Why Paul Virilio’s critiques of warfare, acceleration, and media technologies remain prescient and essential
Chris Petit’s 1979 film Radio On features a striking opening scene with the camera zooming in on a note with the words: “We are the children of Fritz Lang and Wernher von Braun. We are the link between the 1920s and the 1980s.” The line could have easily been lifted from a number of French theorist Paul Virilio’s books that outlined exactly the link between modern technologies of visuality and the parallel history of forms of scientific weaponry: war and cinema. Virilio, who passed away on September 10th, was a major influence across disciplines from art and architecture to film and media studies. His impact in media studies was also important in the formative years of the discipline; since the 1970s his work elaborated the argument that a major part of modern media technologies, including those designed to relay information, is not about entertainment, consumption and audiences but targeting, weaponization and, in Harun Farocki’s terms, the operational images of the military-entertainment complex. The result is the militarization of everyday life, so deeply embedded, so fundamentally accelerated in our collective consciousness, that it is difficult to discern. It is the stuff of the quotidian; it is the mundane infrastructure of operations we refer to as “media.”
Besides its appeal to a variety of analyses and analysts of media culture, Virilio’s work was firmly situated in architectural institutions and collaborations. From 1969 to 1997 he worked at the École Spéciale d’Architecture; he worked as a city planner; he was the co-founder of the Architecture Principe, and, almost needless to add, his work had a massive impact in architectural research into how computer technologies shaped physical space. In the early 1960s, Virilio and Claude Parent developed “the oblique function” of space, a theory informed by phenomenology that eschewed standard uses of vertical and horizontal axes in favor of inclined planes. Such interventions reflected the increased speed of bodies in motion within the built urban environment: a theme that would provide the basis for many variations of Virilio’s thought.
In many ways, Virilio’s corpus is a set of volumes for one larger book that he composed his entire life: a philosophical equivalent to Proust’s massive work but with memory replaced by movement and warfare. A key concept in Virilio’s work is acceleration. Speed becomes the primary relation between phenomena and perception, in a drive to achieve maximum velocity to a point where information and historical time encounter the speed of light. This is the teleology of accelerative technologies. This is also where he found the nature of technological accidents lurking: the disaster of things going awry is not only the shadow potential of any new technology, but also technologies are already accidents in the sense that they transform the scope and operation of the senses. Virilio’s take is always tightly coupled to an analysis of circa 150 years of technological change that concerns transport, cinema, information and projectiles (weaponry); the accident, then, is a McLuhanesque transformation of our perspective that comes about also with acceleration.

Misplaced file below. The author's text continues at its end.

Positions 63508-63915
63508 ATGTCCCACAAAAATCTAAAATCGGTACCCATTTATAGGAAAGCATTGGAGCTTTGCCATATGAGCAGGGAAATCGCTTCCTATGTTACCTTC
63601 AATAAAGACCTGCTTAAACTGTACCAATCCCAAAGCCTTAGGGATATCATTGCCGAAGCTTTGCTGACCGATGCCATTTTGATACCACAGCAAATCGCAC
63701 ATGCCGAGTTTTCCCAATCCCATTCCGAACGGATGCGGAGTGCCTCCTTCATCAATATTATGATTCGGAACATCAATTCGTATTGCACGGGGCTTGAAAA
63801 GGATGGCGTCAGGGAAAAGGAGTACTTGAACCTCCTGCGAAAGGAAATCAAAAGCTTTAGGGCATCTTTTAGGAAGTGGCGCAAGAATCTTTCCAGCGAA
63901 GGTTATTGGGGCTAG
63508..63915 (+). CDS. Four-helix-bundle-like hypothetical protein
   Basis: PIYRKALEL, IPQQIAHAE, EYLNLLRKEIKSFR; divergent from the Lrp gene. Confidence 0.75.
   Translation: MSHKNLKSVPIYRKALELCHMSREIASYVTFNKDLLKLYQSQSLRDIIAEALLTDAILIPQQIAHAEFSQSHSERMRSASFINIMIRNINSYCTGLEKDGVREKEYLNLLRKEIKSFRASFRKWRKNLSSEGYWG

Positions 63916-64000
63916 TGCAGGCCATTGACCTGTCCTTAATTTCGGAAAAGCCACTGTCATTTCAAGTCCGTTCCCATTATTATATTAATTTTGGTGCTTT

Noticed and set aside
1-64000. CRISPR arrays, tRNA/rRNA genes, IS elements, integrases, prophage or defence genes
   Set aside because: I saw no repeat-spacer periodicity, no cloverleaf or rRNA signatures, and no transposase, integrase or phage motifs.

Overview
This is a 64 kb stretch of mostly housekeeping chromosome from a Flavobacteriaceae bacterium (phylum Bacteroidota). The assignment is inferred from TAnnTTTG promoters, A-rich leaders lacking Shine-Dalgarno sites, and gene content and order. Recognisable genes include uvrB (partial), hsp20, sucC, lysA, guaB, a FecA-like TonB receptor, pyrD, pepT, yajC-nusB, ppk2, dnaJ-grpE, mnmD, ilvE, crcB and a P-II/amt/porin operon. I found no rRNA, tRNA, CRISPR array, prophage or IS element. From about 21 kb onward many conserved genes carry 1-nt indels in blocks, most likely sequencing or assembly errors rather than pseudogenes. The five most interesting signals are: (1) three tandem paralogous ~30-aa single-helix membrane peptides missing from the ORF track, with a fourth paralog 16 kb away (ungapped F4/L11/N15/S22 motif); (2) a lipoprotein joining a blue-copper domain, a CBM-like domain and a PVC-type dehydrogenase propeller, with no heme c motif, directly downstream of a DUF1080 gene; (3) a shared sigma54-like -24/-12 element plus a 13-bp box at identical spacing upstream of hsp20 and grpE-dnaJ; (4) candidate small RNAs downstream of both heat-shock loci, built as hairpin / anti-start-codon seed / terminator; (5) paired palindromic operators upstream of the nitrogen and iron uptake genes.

Virilio writes: “Speed treats vision like its basic element; with acceleration, to travel is like filming, not so much producing images as new mnemonic traces, unlikely, supernatural. In such a context death itself can no longer be felt as mortal; it becomes, as in William Burroughs, a simple technical accident, the final separation of sound from the picture track.” In this sense, Virilio extends Einstein’s physics to relative relations. When these are constituted by the speed of technologies of perception as opposed to biological technics, then humans (for Virilio is consistently a very human-centric thinker) lose this capacity to hold that relativity, a loss to be mourned as well as feared.